Implications
  1. The enterprise architecture team needs a good understanding of the capabilities of existing enterprise applications’ functionality and the capabilities of additional modules.

  2. The enterprise architecture team needs a good understanding of current enterprise applications’ technology roadmap to determine alignment to University’s future needs..

  3. To support this strategy the enterprise architecture team needs to develop an integration architecture to facilitate.

  4. Architecture governance needs to be involved in the decision making process because “mandatory requirements” is open to interpretation.

Challenges
  1. Existing system capacity must scale to meet business requirements.

  2. EA needs to provide a means to catalog and discover capabilities of the University’s existing enterprise applications.

Key Actions
  1. The functionality of the University enterprise systems need to be cataloged and communicated effectively in business terms.

  2. This principle needs to be communicated to all senior business managers.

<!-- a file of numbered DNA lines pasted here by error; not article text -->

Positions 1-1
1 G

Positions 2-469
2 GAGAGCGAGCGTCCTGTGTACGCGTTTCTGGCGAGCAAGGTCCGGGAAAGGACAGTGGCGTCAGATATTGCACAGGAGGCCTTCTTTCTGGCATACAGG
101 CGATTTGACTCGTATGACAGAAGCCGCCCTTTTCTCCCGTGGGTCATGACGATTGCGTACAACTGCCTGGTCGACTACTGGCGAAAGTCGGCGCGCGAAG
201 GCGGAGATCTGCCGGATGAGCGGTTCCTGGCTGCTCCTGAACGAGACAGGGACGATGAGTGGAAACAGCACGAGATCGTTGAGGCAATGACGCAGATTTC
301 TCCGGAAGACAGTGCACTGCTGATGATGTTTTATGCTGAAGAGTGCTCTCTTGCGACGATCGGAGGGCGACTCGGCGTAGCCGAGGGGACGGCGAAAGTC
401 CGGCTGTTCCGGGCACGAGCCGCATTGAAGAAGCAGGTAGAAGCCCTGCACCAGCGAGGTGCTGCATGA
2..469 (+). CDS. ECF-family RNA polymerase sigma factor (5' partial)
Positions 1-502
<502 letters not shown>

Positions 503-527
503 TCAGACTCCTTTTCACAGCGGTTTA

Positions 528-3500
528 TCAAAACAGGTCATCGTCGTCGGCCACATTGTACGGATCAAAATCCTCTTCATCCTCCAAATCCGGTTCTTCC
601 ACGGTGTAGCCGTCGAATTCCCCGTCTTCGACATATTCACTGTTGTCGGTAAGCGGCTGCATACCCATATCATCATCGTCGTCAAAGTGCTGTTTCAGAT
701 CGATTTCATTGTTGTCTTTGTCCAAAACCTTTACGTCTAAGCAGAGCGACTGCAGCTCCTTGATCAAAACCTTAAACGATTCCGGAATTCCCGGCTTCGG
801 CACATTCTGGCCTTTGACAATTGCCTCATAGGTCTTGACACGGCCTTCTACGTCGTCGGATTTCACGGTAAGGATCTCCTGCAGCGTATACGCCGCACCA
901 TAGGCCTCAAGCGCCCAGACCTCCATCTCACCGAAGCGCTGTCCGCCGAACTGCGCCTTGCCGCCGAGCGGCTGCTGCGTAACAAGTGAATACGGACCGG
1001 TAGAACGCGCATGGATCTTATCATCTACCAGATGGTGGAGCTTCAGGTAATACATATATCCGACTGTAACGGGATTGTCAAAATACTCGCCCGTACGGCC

3. The enterprise architecture needs to develop integration architecture.

  4. Architecture governance needs to both inform and guide solution decisions to implement this principle.

Maximize Existing Infrastructure

Rationale

The University has invested in its enterprise infrastructure (including network, platform, collaboration, integration), and capabilities to support that infrastructure. Leveraging the infrastructure capabilities will help to maximize return on the University’s investment.

Implications
  1. Infrastructure design must consider requirements across the University System.

  2. Ensure that solutions make best use of capabilities provided by the enterprise infrastructure.

  3. Avoid “one-off” solutions which impose unnecessary new infrastructure expenditures.

Challenges
  1. Some legacy systems will continue to require non-standard infrastructure until they can be retired, tempting new applications to use the obsolete infrastructure.

  2. Business often views infrastructure as “free” and so often weights functionality much higher than infrastructure and support costs in choosing solutions.

Key Actions
  1. Review the infrastructure architecture to ensure that it has considered requirements across the University.

  2. Review all solutions to ensure that they make best use of capabilities provided by the enterprise infrastructure.

  3. Maintain infrastructure technology roadmaps for planning both retirement and new infrastructure investments. Use these to guide decisions.

Principle: Interoperability

Promote Common Functionality

Rationale